At the start of new year, let’s look back to the beginning and Peithos (πειθός).
Peitho, pronounced “pie-THO” by classicists and those who know how to use Google, is identified by scholars at the goddess of Persuasion (Roman: Suadela). Here’s her picture.
According to Helen North in her essay, Emblems of Eloquence, Peitho is associated with Aphrodite and shows up in the Fall of Troy with Menelaus chasing his wife, Helen, after a successful Horse Ride. Peitho demonstrates her aversion to violence by turning her back on Helen, the face that launched a thousand ships. Apparently, Peitho believed that Menelaus was beyond persuasion and given my read of Helen and Paris, I’d tend to agree. The seduction of one’s spouse is not open for discussion.
Peitho plays not only in myth, but in Athenian politics proving that persuasion matters in more than love. The comedic playwright, Eupolis, claimed that Peitho sat upon the lips of Pericles. Pericles is esteemed as one of the greatest leaders of the ancient Greek democracy and some attribute the failure of Athens in the Peloponnesian War to Pericles’ death. Not only was Pericles the best and brightest, he was the original Great Communicator.
Note Peitho’s arm position in that pottery fragment. It is the outstretched right arm terminating with an open hand at or just above shoulder level, almost a salute, but perhaps a warning. That particular gesture of public oratory is identified as “adlocutio.” It is the source’s production of embodied persuasion where the body literally manifests the attitude.
Thus, Peitho is deeply involved in the affairs of the heart and the affairs of state, an interesting combination worthy of further reflection.
The entry at Wikipedia provides a nice summary.
In Greek mythology, Peitho (Ancient Greek: Πειθώ; English translation: “persuasion”) is the goddess who personifies persuasion and seduction. Her Roman name is Suadela. Although this goddess did not have much power, she is a figure of some significance in Classical Greece. Peitho, in her role as an attendant or companion of Aphrodite, was intimately connected to the goddess of love and beauty. Ancient artists and poets explored this connection in their works. The connection is even deeper in the context of Ancient Greek marriage because a suitor had to negotiate with the father of a young woman for her hand in marriage and offer a bridal price in return for her. The most desirable women drew many prospective suitors, and persuasive skill often determined their success. Aphrodite and Peitho were sometimes conflated to a certain extent, with the name Peitho appearing in conjunction with, or as an epithet of, Aphrodite’s name. This helps to demonstrate how the relationship between persuasion and love (or desire) was important in Greek culture.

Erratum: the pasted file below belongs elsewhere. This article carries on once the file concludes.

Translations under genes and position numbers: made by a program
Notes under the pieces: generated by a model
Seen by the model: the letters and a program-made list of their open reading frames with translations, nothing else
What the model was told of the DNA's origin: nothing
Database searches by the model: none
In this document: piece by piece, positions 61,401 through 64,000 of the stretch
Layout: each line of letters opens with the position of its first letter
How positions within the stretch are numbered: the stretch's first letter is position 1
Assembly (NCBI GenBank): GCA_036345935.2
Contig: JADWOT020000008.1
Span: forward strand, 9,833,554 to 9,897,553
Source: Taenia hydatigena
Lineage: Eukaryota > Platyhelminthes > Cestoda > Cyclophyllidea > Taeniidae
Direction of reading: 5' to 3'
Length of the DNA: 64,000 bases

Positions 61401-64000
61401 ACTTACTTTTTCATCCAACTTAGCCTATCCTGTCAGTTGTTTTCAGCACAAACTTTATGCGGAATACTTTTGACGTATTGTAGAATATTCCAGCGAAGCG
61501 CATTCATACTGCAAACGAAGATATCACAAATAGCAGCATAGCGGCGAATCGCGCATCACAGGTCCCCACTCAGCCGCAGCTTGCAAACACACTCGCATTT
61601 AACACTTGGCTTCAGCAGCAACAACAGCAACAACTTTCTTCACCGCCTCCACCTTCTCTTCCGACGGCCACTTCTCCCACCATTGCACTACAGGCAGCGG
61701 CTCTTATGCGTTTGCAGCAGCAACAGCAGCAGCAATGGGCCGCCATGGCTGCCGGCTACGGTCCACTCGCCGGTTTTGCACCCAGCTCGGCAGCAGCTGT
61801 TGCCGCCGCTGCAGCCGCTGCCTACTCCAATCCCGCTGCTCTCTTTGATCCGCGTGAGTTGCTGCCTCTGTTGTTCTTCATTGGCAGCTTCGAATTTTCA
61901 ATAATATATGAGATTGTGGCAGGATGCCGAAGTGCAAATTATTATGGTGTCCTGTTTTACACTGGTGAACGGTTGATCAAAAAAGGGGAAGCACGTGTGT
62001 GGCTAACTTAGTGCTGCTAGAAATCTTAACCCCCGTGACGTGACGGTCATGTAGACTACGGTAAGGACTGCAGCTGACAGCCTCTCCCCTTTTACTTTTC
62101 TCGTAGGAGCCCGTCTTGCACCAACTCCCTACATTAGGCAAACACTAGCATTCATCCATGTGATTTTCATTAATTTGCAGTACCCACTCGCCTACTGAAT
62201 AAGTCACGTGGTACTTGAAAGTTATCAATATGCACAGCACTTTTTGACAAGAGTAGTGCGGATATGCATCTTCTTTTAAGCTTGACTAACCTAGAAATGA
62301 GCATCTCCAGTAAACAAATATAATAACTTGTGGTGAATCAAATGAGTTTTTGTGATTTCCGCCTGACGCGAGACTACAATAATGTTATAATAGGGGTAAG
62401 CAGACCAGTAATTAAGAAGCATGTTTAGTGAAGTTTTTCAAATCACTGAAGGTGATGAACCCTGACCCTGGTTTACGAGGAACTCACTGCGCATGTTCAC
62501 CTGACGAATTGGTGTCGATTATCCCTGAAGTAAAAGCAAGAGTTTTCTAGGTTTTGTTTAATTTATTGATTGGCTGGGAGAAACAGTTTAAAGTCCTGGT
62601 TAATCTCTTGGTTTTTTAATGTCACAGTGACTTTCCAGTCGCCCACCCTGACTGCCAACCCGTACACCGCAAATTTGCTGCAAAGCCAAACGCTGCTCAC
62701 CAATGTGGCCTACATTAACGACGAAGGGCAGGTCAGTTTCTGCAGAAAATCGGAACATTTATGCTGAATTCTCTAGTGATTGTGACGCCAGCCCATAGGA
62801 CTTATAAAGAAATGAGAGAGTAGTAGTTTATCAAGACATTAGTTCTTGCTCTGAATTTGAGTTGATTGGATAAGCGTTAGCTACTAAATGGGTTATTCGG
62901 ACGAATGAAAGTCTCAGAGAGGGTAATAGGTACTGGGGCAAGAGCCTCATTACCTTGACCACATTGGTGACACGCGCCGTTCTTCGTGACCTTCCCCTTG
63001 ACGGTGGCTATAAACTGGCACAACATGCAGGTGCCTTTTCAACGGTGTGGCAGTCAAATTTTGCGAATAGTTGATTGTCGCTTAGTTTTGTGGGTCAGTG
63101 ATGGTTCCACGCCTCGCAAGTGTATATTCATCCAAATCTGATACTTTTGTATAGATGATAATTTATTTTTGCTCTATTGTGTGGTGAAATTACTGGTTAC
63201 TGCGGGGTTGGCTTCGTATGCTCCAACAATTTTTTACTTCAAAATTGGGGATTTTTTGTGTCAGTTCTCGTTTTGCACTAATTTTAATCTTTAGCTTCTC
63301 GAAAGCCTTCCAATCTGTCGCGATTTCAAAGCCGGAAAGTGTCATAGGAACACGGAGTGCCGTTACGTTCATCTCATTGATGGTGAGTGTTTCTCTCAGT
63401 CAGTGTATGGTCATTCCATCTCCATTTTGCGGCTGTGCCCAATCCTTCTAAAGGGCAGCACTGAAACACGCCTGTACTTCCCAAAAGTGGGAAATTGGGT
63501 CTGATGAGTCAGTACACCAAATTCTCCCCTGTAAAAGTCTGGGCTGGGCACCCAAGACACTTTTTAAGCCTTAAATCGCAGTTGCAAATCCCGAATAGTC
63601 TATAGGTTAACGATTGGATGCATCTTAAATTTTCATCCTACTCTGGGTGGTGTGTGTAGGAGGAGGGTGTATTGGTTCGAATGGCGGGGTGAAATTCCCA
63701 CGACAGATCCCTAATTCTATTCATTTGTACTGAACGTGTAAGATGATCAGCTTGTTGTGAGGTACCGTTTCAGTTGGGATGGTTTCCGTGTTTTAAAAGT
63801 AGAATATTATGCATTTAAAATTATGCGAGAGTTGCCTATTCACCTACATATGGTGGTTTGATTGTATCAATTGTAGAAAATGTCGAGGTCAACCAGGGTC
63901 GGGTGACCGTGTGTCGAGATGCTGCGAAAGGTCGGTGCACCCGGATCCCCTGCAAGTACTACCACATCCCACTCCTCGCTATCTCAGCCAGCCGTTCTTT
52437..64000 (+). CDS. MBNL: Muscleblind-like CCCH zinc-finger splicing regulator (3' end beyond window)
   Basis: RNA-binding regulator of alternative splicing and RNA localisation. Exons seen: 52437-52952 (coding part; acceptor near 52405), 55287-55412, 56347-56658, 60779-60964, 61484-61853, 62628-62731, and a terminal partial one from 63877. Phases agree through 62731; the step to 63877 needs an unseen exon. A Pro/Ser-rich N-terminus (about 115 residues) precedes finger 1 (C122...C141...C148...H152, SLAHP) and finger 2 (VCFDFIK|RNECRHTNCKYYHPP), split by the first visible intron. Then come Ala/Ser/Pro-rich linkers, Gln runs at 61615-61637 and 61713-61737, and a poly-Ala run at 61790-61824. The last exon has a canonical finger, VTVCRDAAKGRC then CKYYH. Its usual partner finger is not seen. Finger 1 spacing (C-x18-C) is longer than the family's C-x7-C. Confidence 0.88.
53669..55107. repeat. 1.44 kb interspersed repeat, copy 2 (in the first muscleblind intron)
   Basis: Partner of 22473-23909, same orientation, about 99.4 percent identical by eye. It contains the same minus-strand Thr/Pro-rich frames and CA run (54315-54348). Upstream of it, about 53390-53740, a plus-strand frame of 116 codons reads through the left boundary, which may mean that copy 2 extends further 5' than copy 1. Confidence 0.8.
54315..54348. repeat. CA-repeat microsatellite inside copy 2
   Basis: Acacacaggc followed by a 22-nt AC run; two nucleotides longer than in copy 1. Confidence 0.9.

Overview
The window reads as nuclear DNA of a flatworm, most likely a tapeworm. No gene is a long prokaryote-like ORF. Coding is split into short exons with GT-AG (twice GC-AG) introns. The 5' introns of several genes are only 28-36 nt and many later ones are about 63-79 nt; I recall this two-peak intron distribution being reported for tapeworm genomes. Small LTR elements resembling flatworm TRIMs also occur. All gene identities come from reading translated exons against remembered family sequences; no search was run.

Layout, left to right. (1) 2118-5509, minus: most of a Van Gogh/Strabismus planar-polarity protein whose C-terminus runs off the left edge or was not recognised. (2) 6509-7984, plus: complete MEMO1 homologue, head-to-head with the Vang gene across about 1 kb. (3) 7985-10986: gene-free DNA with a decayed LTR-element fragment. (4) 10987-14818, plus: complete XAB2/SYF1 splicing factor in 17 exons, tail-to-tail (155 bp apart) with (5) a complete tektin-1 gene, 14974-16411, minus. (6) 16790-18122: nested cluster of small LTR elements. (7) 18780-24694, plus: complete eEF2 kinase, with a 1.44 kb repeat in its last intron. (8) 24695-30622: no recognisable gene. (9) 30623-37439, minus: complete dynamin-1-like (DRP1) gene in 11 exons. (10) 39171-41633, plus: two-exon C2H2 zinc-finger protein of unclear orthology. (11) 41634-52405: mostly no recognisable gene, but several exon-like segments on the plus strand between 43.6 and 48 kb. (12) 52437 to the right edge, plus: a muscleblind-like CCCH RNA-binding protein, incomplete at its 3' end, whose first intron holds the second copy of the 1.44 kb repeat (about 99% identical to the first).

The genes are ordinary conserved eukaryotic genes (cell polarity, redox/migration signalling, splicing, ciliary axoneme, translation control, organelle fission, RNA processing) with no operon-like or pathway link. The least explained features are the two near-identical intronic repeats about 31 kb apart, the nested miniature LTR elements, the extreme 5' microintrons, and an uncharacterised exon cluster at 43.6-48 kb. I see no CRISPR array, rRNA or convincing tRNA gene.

It is worth pondering how ancient Greeks decided that persuasion sprang from the intersection of attraction, love, courtship, dowry and bridal prices, and marriage. A shallow consideration rates persuasion as the flowery talk of lovers, but when you then realize the critical importance of marriage to family success, status, and survival in ancient Greece, the light should dawn on persuasion’s deeper value. If family is the bedrock of civilization and persuasion is how you start, build, and strengthen your family, then persuasion is a skill you should master.
Interestingly, peitho shows up in the common parlance of the New Testament, particularly with Paul. Consider this representative fragment:
1 Corinthians 2:4 My speech and my preaching were not in persuasive words of human wisdom, but in demonstration of the Spirit and of power . . .
Note that Paul contrasts persuasion, an activity embedded in human nature, with “demonstration of the Spirit,” something clearly beyond human nature. Peitho and its grammatical derivatives pepper the New Testament as these entries (over 50 citations) from Strong’s Concordance prove.
My reading of these scriptural quotes always sees the root term, peitho, in our standard definition of persuasion as communication that changes freely choosing people. It’s also interesting to note that frequently human persuasion is contrasted with Heavenly Spirit or the Word that operates with a different force. Peitho is what people in the New Testament do. It is never used to describe the activity of the Father, Son, or Holy Spirit.
In summary, then, our look back at peitho reveals both god and God. Peitho may be a god, but is never God, and always human. And as the activity of humans, peitho rises from the intersection of love and politics. It is how we attain our place in the heart and in the state without violence.